BENNINGTON -- The town has plenty of time to mull a new water project proposal before the state mandates solving water pressure issues on the south end of town.

On Tuesday, voters said "no" to a $3.3 million water bond with only 914 voters supporting it and 1,269 opposed. The project included a 750,000-gallon water tower, and a pump station on Southern Vermont College's campus. The tank would solve water pressure issues in two neighborhoods, plus Southwestern Vermont Medical Center, meanwhile the college would have paid a portion of the bond and allowed the town access to lower interest rates through a state loan program.

Town Manager Stuart Hurd said the town has until 2018 before the Agency of Natural Resources Water Quality Division will begin urging the town to solve the water pressure problems. The state will not shut down the system, but it is within its power to impose fines and prevent new hook-ups.

Hurd said he and Bennington Water Resources Superintendent Terry Morse plan to meet with engineers fairly soon to begin finding other solutions. He said whatever project they come up with will likely involve a water tower and a pump station. Bennington is in a valley and gets an excess of water pressure from one end of town, but keeping the pressure up on the other side has been challenging because there is no water tower there.

The only real cost variable is in the amount of water pipe being laid, so the ultimate price depends on what site the town can secure for the project.

Hurd said he does not think the project will be cheaper than the one proposed to voters Tuesday, nor will the interest rate on a bond be as attractive.

"The bond vote doesn't mean we just stop," he said. "We have to do this and I think the sooner we do it the better."

In any event, the town will once again have to make its case before voters. Hurd said he feels the public's perception was that the project mostly benefited Southern Vermont College. The town has not ruled out working with the college again on this project, but the college has its own water issues to deal with and must move forward sooner.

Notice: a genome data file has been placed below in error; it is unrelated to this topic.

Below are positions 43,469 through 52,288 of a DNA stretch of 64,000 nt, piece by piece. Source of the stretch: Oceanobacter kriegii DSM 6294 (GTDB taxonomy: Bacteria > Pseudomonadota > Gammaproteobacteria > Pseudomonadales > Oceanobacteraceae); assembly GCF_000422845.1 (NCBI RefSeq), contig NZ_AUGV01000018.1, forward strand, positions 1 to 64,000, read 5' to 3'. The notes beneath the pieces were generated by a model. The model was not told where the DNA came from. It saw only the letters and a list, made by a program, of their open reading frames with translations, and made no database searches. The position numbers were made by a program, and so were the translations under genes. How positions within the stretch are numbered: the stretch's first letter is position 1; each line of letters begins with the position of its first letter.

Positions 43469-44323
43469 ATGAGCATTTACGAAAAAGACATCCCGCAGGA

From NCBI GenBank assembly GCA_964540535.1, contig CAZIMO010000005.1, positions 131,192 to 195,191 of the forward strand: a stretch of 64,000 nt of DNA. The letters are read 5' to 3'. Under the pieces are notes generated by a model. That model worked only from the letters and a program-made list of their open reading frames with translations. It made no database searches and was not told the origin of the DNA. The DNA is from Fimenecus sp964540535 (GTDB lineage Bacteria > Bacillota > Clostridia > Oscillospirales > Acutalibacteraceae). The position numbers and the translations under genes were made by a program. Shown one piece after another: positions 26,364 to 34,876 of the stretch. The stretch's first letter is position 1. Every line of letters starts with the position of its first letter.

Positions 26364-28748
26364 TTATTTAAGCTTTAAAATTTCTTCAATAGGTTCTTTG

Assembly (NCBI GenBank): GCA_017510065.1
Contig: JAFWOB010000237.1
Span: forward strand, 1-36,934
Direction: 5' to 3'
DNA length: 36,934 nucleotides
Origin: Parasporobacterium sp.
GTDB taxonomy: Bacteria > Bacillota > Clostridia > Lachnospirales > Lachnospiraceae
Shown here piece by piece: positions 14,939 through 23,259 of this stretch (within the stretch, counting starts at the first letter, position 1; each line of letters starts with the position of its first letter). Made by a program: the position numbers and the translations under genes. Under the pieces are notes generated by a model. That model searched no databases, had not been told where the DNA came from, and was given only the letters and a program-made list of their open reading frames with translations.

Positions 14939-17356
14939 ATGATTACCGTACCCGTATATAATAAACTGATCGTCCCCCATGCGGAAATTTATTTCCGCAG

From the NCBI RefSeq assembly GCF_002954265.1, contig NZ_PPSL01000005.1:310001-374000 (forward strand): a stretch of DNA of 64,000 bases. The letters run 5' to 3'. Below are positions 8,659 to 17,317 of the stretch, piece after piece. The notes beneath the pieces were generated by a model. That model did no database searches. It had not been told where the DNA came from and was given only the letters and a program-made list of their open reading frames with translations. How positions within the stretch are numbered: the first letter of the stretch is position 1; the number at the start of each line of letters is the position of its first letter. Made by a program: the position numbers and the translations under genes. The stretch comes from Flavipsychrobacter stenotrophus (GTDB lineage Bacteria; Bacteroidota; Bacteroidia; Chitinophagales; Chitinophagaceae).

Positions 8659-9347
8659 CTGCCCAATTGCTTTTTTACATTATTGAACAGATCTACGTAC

"Southern Vermont College thanks the voters who supported the Town Water Project. We still believe that partnering would have benefited the Town of Bennington, its citizens, and the college, and we regret that the project did not go further," wrote SVC President Karen Gross in an email. "The college has access to priority funding and has begun the process of addressing its water issues. I hope that there will be other opportunities for partnering with the town, for the benefit of all. We certainly welcome exploration of such opportunities in the future."

Hurd said in past interviews that the proposed bond would have been repaid at $230,000 per year with the town paying $180,000 of that. Rate payers would have seen an increase of roughly 8 percent on their water bills.

Those arguing against the bond, the most vocal of whom was resident and ratepayer Abby Shapiro, said water rates had already risen about 40 percent in the past three years. She also took issue with any registered voter being able to cast a ballot on the issue and not just ratepayers.

Getting others to pay for it would require a change to the town charter, said Hurd. In the 1980s the town decided that only the ratepayers would pay for the water system. He said Wednesday the charter can be changed back, however that is not a fast process and it requires approval from the state legislature.

Contact Keith Whitcomb Jr. at kwhitcomb@benningtonbanner.com or follow him on Twitter @KWhitcombjr.